Monday, May 15, 2017

_____ Makes Right?

Asked during Sunday's pageant in Las Vegas whether healthcare was a privilege or a right, Miss McCullough said: "I'm definitely going to say it's a privilege."

She added: "As a government employee, I'm granted healthcare and I see first hand that for one to have healthcare, you need to have jobs.

"We need to continue to cultivate this environment that we're given the opportunity to have healthcare as well as jobs to all American citizens worldwide."
Miss USA Kara McCullough criticised for saying healthcare a 'privilege'
Welcome to a divide between different interpretations of how the world around us works. "The new Miss USA beauty pageant winner has sparked controversy by declaring that healthcare was a 'privilege', not a right," for the simple reason that when most of people ask the question, they have a particular way of viewing the world in mind.

Let's consider the case of Jack. Jack doesn't have access to anything other than charity care for some reason or the other. And there are many people, millions of them in fact, in Jack's position in the United States alone. Now, you can look at this in one of a few different ways, but let's start with two of them: You can say that Jack has a right to health care, and that right is being violated. Or, you could say that Jack clearly doesn't have a right to health care, considering the number of people in the same boat as he is. And this isn't necessarily an ideological or political difference. Rather it's a matter of how one understands something to become a "right."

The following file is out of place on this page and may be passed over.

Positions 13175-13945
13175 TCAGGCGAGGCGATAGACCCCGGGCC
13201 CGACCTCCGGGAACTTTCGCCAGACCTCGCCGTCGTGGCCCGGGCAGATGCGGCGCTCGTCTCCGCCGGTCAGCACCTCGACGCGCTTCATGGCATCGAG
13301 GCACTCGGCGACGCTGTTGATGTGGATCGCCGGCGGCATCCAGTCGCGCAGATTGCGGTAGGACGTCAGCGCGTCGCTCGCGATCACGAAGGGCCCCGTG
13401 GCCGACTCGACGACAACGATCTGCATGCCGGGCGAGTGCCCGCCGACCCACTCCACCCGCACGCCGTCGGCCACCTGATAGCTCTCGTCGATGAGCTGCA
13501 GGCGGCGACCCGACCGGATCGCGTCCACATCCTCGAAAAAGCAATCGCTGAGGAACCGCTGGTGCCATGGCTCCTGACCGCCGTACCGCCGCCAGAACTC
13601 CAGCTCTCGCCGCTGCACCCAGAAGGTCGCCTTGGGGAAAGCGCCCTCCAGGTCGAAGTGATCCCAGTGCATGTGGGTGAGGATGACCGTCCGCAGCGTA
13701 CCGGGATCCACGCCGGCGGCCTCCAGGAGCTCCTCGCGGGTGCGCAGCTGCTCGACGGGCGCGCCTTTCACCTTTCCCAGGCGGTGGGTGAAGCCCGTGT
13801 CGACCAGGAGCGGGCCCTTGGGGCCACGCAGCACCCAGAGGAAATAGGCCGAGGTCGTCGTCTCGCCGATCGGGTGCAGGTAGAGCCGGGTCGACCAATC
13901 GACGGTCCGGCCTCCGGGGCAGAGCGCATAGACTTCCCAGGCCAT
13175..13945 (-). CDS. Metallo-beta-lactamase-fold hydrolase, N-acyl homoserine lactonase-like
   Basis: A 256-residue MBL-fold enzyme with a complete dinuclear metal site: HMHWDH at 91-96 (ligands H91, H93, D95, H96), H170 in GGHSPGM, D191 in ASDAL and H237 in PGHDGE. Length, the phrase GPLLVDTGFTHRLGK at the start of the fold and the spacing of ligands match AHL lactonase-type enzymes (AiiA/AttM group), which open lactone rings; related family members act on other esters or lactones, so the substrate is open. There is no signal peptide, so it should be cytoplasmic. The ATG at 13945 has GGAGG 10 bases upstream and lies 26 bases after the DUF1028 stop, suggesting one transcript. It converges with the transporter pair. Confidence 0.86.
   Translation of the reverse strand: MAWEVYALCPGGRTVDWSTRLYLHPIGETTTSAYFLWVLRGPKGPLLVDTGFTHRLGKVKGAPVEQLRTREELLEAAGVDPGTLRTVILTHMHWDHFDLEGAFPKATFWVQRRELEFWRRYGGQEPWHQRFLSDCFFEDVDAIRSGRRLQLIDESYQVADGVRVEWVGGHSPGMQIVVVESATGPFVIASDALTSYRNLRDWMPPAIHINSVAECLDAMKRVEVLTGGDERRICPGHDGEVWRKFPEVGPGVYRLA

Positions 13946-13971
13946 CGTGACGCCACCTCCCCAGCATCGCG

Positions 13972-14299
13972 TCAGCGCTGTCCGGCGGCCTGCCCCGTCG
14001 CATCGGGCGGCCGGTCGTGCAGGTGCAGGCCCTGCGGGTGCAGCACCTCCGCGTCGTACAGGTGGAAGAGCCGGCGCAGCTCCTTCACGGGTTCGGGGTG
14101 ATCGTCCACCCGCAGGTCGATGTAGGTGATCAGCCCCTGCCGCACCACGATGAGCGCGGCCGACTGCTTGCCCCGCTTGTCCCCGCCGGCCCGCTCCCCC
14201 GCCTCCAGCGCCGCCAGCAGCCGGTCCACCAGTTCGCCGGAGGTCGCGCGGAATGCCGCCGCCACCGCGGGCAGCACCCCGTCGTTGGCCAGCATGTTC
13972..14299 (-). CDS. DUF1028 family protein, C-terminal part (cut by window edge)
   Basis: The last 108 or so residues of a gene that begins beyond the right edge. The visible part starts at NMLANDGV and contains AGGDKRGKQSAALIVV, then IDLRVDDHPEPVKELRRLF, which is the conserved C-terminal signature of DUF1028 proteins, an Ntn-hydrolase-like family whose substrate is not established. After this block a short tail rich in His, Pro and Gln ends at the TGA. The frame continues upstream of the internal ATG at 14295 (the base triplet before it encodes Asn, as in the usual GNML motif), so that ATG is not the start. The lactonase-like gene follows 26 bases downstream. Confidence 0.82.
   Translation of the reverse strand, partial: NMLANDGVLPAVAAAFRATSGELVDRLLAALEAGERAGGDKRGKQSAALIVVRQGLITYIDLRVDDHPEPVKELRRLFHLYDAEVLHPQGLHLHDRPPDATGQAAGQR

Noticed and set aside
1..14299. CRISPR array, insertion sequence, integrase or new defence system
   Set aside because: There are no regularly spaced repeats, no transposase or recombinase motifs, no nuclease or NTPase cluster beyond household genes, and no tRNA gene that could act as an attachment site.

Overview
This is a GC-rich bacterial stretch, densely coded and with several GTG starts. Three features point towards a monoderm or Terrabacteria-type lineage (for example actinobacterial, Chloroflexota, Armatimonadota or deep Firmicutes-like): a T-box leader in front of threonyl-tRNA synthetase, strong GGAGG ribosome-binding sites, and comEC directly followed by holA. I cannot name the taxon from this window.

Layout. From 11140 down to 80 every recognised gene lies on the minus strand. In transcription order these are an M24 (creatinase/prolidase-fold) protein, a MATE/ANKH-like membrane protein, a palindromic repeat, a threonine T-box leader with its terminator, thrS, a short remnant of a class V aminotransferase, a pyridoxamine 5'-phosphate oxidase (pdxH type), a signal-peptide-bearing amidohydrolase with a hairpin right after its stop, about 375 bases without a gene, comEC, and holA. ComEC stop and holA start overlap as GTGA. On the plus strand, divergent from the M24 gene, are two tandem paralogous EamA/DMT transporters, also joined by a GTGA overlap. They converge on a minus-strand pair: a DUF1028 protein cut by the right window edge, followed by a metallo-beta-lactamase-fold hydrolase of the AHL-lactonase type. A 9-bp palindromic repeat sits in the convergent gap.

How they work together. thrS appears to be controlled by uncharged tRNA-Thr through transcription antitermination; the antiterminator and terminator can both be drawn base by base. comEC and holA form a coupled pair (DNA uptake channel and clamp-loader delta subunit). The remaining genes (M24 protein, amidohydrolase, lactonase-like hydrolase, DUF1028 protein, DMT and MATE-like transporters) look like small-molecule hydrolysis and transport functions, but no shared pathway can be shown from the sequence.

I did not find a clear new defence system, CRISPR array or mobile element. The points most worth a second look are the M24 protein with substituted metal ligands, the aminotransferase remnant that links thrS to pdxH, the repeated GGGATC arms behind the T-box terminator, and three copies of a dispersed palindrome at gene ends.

For many people in the United States, rights are a simple matter of realizing them to exist. They were always there, regardless of any other considerations, but a person may or may not recognize them. We can call this a Natural Law approach. A vegan might say that animals have the right to lives that are not ended prematurely in order for them to be butchered for human consumption. And as far as they are concerned that right has always existed - it is, after a fashion, a fact of nature. People may not have had the resources, or been enlightened enough to respect that right, but the right was there, and animals killed to be food had their rights violated, as Natural Law endowed them with those rights. But if you look at rights as deriving from the existence of actions taken to protect that right, you can have a different perspective. It's perfectly normal to raise animals (generally speaking) for no other reason than to kill them for food. We may not always like the way people go about that, but it's a common practice and the people who seek to do something about it are few and far enough between that they aren't making much headway. We can call this a Human Action approach. And from this perspective, you would be hard pressed to understand that animals have a right not to be eaten by humans. (Note that there are more viewpoints than this - one could say that rights are created by declaration, whether or not they are backed up by actions, for instance.)

And because these two understandings of rights are mutually exclusive, the fact that they use the same language becomes grist for confusion. Or bitterness, as the case may be. People have a tendency to hear words as if they themselves, rather than the actual speaker, had spoken them. And so when Miss McCullough stated that she considered healthcare a privilege, people didn't bother to consider the context in which she'd made that statement, which to me is rooted in the idea that rights are defined by actions and the facts on the ground. But, as one might suspect, we don't have a right to be understood.

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